Completing the circle of Beltway life, the mobile industry group CTIA has named a former member of the U.S. Federal Communications Commission as its president and CEO.
Meredith Attwell Baker, who was appointed to the commission in 2009 by President Barack Obama and served for two years, will take over CTIA in June. She will succeed Steve Largent, a former congressman who is retiring after leading CTIA, the main lobbying organization for U.S. mobile operators, since 2003.
Wednesday’s announcement came less than a year after a former CTIA chief and cable industry lobbyist, Tom Wheeler, was nominated as chairman of the FCC. That appointment was unanimously confirmed by the U.S. Senate, albeit after about five months of political wrangling that was unrelated to Wheeler’s former affiliations.
The U.S. capital, surrounded by its famous ring road called the Beltway, is often criticized as an incestuous world of revolving doors between industries and the agencies that are charged with regulating them. Baker and Wheeler are not the first communications luminaries to move between government and industry groups. A former FCC chairman, Michael Powell, now heads the National Cable & Telecommunications Association. Julius Genachowski, who preceded Wheeler at the FCC, previously had been an executive at media and broadcasting conglomerate IAC.
More than 80 percent of FCC commissioners since 1980 have gone on to work for companies or groups in the industries they used to regulate, according to Timothy Karr, senior director of strategy at Free Press, a public-interest advocacy group on media and technology.
As much as Wheeler has been linked to industry, it’s too soon to say which direction he’ll take on critical issues, Karr said. A key measure will come in the next few days as Wheeler is expected to propose a way for the FCC to ensure an open Internet, which he has advocated. Carriers fought the agency’s previous position on the net neutrality issue and won in a federal appeals court in January.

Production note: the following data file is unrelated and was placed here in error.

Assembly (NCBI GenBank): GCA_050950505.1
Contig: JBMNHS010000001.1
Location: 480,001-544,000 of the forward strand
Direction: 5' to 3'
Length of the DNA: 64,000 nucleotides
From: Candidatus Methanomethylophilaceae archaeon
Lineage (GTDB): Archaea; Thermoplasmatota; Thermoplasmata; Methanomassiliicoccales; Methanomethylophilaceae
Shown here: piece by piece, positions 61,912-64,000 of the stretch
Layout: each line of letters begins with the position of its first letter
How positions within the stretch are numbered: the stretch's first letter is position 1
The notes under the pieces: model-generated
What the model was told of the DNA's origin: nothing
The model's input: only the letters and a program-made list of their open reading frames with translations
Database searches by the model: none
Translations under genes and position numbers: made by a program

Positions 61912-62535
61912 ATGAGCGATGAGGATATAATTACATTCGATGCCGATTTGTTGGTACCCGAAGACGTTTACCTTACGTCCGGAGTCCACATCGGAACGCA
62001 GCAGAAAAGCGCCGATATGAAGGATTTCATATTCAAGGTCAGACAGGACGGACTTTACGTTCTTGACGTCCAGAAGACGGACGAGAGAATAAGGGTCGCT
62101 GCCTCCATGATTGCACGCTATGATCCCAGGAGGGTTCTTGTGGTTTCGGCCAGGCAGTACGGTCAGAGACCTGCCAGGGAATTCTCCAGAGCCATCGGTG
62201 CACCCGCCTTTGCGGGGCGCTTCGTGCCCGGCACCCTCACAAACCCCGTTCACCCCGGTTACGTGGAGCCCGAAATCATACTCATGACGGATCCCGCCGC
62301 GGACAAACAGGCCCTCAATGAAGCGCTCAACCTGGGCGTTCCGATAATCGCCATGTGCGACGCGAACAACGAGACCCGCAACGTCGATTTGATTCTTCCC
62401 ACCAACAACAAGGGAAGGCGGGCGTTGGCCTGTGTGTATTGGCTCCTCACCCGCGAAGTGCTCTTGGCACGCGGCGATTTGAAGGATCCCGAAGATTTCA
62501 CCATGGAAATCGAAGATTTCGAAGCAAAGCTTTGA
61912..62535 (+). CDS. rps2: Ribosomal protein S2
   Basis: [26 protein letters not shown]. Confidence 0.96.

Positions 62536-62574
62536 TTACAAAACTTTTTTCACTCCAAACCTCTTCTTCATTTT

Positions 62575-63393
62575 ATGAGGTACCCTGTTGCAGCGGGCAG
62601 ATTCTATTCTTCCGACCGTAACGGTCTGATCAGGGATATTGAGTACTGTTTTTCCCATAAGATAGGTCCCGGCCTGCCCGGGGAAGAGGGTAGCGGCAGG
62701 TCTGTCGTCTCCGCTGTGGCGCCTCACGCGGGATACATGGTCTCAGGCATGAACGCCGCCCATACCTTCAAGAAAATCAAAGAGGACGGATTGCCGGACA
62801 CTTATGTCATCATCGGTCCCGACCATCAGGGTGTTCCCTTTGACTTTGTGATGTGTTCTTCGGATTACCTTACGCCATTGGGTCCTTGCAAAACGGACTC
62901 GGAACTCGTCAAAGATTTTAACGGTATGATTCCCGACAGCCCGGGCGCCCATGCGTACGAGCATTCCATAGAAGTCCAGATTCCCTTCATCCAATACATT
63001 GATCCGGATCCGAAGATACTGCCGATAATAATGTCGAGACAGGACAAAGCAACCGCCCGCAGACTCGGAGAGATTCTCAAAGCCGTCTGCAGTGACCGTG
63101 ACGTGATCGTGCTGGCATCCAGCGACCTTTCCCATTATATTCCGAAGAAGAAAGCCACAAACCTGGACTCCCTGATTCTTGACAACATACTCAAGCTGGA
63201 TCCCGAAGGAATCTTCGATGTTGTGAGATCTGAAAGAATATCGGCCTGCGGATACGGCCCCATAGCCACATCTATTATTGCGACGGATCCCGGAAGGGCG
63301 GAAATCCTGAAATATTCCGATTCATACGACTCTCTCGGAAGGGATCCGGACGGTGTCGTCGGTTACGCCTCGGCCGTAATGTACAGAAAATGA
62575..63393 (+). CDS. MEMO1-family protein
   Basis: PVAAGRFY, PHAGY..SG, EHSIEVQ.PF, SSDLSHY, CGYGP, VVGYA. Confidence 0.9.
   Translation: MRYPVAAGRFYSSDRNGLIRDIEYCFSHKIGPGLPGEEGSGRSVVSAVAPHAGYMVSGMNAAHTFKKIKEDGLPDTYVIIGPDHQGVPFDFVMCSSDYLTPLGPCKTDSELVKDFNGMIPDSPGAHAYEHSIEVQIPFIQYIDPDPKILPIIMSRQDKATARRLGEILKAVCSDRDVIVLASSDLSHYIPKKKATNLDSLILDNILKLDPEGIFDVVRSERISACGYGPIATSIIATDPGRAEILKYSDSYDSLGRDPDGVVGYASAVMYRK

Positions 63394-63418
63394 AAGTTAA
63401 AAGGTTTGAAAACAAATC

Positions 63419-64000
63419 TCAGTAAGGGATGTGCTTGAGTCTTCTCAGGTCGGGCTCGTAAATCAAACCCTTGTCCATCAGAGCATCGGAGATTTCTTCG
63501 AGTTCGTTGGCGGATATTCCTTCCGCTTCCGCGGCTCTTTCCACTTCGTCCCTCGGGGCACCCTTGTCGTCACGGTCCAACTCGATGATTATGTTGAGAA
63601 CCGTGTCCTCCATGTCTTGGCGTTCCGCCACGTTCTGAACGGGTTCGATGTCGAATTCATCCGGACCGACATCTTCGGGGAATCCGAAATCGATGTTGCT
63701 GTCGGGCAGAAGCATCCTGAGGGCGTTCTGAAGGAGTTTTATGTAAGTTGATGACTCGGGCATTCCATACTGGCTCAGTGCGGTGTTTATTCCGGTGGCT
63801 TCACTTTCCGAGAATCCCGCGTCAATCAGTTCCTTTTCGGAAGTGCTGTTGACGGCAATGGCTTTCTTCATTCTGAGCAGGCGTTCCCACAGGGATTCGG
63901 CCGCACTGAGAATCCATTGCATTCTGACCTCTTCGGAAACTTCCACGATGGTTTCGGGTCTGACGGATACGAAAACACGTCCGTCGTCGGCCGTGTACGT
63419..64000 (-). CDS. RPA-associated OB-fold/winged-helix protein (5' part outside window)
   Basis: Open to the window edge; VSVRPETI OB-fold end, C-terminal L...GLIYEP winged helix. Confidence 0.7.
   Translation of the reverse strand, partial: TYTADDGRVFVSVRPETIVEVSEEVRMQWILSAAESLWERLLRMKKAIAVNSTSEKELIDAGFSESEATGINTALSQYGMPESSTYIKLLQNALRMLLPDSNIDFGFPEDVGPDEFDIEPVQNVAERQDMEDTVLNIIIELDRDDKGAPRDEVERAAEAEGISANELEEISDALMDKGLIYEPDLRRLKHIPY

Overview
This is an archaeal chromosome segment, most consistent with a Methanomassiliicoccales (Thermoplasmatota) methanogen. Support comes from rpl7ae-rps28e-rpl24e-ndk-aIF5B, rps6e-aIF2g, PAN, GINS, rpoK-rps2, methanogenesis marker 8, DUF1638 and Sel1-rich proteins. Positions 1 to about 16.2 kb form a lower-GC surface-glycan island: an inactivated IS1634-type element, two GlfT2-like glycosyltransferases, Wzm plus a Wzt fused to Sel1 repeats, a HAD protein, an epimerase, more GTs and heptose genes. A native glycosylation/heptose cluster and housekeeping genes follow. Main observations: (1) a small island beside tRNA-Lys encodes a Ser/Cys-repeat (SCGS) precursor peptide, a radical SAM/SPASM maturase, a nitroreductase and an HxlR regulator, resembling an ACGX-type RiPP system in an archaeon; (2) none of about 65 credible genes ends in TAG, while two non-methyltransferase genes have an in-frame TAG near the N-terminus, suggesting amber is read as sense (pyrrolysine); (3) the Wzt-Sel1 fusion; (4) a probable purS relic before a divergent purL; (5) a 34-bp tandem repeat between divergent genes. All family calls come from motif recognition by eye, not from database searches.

But over the years, the revolving door between regulator and regulated has led to agencies more beholden to monied interests than to the public, according to Karr.
“Washington is a billion-dollar influence industry, and everybody who’s there, working in the public or the private sector, knows how that game is played,” Karr said.
Baker, 45, is not new to CTIA. She was a director of congressional affairs there from 1998 to 2000 and later served in the Commerce Department, including as acting administrator of the National Telecommunications and Information Administration, which advises the president on communications. Most recently, Baker was senior vice president of government affairs for Comcast-NBCUniversal.
At CTIA, she’s likely to maintain the group’s focus on making more wireless spectrum available for commercial mobile services. Among the goals outlined in a press release on her appointment are to “work with commercial and government users to produce a viable five-year plan for the future of spectrum usage” and “begin to regularly assess how efficiently spectrum is being used.”